Niagara Gazette — “Well, it’s been so long now
But it seems now, that it was only yesterday
Gee, ain’t it funny how time just slips away?”
— Willie Nelson, 1961
If you did not catch documentary filmmaker Ken Burns’ latest masterpiece, “The Address” on PBS last night, it will be well worth your time to look for the re-run, or to find it online as soon as possible. Better yet, to take his challenge to, “Learn the Address”; to read and try to memorize, and more importantly, to take to heart all 272 words that comprise what many call the most powerful two minute speech ever made, the Gettysburg Address whose words were never more meaningful than they are today.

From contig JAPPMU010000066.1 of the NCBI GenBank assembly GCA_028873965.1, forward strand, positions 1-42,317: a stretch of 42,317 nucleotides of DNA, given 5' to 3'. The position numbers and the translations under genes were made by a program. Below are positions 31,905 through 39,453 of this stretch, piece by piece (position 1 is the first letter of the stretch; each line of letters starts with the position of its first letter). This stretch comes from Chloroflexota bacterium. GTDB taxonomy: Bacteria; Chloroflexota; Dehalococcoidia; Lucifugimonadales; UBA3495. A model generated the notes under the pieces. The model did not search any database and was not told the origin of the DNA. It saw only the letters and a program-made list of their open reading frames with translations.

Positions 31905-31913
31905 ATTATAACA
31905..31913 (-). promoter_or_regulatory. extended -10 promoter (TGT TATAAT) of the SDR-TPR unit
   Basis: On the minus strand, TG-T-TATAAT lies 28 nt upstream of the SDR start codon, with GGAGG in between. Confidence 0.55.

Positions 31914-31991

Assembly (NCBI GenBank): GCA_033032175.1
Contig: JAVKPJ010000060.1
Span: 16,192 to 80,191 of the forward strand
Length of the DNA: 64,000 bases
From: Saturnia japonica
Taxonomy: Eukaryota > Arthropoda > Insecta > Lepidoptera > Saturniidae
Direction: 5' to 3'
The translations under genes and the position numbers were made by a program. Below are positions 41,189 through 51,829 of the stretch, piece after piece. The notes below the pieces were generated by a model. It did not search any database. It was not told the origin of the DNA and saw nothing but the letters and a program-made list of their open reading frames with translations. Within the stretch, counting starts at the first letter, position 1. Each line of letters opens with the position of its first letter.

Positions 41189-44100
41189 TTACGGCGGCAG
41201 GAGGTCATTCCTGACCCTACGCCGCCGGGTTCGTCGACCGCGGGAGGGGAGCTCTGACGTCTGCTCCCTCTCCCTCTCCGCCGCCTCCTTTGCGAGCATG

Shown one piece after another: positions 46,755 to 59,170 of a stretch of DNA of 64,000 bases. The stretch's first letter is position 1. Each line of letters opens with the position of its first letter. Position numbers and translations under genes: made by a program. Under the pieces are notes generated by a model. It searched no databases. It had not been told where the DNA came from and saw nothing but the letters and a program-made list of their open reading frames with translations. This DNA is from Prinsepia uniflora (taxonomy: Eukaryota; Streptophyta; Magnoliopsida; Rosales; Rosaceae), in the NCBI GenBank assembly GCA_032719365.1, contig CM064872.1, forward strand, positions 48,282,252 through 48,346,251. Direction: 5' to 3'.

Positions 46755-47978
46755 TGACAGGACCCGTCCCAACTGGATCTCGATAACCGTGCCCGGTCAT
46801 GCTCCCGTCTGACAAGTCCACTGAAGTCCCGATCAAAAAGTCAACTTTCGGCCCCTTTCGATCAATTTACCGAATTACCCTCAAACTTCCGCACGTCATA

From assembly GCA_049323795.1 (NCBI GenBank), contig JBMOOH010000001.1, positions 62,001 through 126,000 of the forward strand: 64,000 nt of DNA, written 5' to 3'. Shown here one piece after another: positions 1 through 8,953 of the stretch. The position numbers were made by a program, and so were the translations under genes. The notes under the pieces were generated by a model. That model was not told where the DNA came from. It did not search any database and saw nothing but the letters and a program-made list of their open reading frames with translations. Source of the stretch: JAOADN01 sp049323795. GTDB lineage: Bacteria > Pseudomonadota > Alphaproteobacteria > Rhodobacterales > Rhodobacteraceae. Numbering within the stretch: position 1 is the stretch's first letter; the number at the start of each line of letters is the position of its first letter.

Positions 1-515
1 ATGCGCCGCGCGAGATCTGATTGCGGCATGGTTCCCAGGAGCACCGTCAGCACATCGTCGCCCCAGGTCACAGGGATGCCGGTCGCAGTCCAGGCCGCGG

The moving documentary is centered around the Greenwood School in Putney, Vt., which requires its students, all boys with learning difficulties, to memorize and then publicly recite the address.
Not surprisingly, the impact of the school’s lesson, and Burns’ challenge go well beyond the exercise; it should serve to remind us of how far we have come, and how far we have yet to go; the Civil War may have officially ended nearly 150 years ago, but the pervasive impact of the war and its deep rooted causes, especially racism, bigotry and cultural intolerance still reign high amongst us.
Many of Niagara’s finest served during the war, some as nurses, some as soldiers; some fought and died or were wounded on battlefields like Gettysburg and Manassas, both within eight hours of Niagara Falls, some of our own local heroes laid to rest right here at Oakwood Cemetery.
Meanwhile, preceding Gettysburg, hundreds, if not thousands of formerly enslaved men, women and children were forced to abandon the land of the free, home of the brave, and escape to Canada, some passing right through our back yards.